Why do dogs enjoy watching TV?
A network with programming geared toward pets is helping keep dogs engaged during the day.
Everyday, millions of Americans go off to work and have to leave their dogs home alone. So humans have resorted to leaving the radio on or interacting through a two-way webcam to help keep their pets company during the day. But now there's a new option.
DogTV, a channel with videos and sounds geared toward canine viewers, is helping dogs who were previously stuck listening to a ticking clock until Mommy and Daddy returned home. The network is the brainchild of Ron Levi, a former TV writer and academic. Since launching, Discovery Communications has purchased a stake in the Israeli-based channel. It is available on DirectTV, Roku and other devices.
"It's better than a babysitter," Jeff Bradberry, an IT manager in Greenville, S.C., told From The Grapevine. His Great Dane, Dexter, had been in 57 foster homes before Bradbury adopted him. Having DogTV on during the day relaxes Dexter, and helps with separation anxiety. "Right off the bat, he got into it," Bradbury says. "As soon as we turned it on, he cheered up."
But what exactly is it about DogTV that has tails wagging?
Working with veterinarians, the network has come up with videos that dogs find more engaging than typical TV stations. Some segments show dogs running through grass or romping on a beach. Videos are often shot low to the ground, from the perspective of the animal. Some spots are meant to relax a dog and lull her to sleep, while others are meant to stimulate and excite.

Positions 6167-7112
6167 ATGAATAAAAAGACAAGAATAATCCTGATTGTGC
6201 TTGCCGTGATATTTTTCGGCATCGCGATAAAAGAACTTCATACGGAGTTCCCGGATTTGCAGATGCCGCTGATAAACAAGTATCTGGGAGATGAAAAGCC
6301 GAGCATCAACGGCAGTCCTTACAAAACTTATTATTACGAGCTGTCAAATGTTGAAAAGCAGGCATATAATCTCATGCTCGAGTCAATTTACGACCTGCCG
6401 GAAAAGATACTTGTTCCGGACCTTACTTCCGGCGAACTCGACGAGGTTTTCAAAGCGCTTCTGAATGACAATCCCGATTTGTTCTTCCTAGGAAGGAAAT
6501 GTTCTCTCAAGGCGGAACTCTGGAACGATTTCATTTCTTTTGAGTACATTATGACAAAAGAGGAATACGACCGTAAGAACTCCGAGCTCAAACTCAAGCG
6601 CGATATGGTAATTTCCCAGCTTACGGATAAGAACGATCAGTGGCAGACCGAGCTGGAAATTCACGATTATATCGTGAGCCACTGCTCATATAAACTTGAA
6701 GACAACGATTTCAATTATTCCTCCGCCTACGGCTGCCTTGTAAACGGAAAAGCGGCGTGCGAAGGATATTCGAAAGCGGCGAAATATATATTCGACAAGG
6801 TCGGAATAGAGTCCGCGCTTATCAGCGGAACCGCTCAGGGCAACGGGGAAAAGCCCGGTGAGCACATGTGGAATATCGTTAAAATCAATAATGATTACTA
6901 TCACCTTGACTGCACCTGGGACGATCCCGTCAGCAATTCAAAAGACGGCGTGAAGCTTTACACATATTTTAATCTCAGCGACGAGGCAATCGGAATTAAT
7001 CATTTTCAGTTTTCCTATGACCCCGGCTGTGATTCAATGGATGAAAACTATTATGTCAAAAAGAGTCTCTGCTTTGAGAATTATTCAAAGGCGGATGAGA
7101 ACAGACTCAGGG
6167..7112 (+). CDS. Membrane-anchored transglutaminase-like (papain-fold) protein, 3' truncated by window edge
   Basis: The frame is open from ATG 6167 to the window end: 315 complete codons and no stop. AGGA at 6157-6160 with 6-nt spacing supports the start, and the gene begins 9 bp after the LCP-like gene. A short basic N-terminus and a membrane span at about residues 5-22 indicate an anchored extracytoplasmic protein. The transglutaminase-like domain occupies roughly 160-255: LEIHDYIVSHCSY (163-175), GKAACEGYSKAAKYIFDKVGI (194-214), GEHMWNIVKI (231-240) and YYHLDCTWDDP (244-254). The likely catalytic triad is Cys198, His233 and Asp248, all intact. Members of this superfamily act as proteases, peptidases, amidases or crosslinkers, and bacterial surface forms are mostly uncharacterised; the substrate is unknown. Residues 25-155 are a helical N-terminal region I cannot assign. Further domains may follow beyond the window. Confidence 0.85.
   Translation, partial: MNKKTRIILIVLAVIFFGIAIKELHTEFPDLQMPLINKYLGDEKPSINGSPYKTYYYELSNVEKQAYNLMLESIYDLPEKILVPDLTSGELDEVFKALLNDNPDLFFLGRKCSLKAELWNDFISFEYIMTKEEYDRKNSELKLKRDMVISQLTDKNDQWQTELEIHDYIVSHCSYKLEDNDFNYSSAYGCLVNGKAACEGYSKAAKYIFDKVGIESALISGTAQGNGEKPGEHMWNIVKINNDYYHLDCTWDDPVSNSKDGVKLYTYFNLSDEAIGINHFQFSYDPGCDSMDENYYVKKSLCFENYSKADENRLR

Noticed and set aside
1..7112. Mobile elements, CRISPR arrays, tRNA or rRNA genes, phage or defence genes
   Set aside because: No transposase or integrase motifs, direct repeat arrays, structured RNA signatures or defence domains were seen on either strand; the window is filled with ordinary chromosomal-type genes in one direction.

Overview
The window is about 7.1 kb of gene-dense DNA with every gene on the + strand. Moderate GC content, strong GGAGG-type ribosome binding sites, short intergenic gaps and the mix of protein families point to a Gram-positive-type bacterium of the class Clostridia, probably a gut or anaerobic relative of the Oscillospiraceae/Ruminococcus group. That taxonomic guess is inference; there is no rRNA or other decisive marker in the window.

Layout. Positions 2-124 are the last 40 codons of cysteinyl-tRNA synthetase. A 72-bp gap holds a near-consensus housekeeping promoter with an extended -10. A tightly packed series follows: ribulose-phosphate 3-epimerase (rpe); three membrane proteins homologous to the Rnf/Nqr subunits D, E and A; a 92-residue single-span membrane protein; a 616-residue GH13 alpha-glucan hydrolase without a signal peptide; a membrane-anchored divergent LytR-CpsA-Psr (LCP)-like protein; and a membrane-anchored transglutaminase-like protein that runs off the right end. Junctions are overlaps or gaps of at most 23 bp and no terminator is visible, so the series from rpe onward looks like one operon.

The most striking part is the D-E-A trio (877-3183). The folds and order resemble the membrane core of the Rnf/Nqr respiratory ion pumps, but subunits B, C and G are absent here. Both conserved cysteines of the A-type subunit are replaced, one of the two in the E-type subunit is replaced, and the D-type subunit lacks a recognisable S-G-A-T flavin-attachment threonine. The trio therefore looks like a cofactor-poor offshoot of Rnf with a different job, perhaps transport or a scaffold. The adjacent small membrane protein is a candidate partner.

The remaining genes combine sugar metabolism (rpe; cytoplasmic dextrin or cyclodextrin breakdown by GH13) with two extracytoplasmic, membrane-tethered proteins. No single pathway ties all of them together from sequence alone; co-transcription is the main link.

It's a common misconception that dogs only see in black and white, explains Dr. Nicholas Dodman of the Animal Behavior Department of Clinical Sciences at Tufts University. Pretty much all animals have receptors in their eyes that pick up color – it's just that they see colors differently from humans. So DogTV adjusts the color hues on their videos to make them more stimulating to their target demographic.
Depending on the specific breed, dogs will react differently to the visual stimuli. Some, like hounds, enjoy it more for the sound, while others – especially those with separation anxiety – find it to be comforting.
"My daughter's dog had separation anxiety," Dodman told From The Grapevine. "She acquired DogTV through a Roku box and her dog immediately, completely – hook, line and sinker – got into DogTV. And now, really, the separation anxiety is gone."
Dodman says there's nothing more distressing than the sound of silence for a dog. "I had to invent things before DogTV," says Dodman, who would encourage dog owners to put on Animal Planet and leave it on the background during the day. "But a guy wrestling with an alligator may not be appropriate for a dog." In one study Dodman worked on, researchers compared dogs' viewing habits of DogTV, CNN and a blank screen. The canines overwhelmingly preferred DogTV. Dodman was so impressed with the network, he now serves as DogTV's chief scientist.
As for the future, DogTV may eventually add another sense to its network: Smell. The technology already exists. (Remember Smell-O-Vision in movie theaters?) A box containing different smells could release certain odors when specific items appear on the screen. "For the dog, maybe there would be a scene of Burger King and there would be a faint smell of a burger cooking," Dodman explains.
With programming like that, Fido will be tuning in for years to come.
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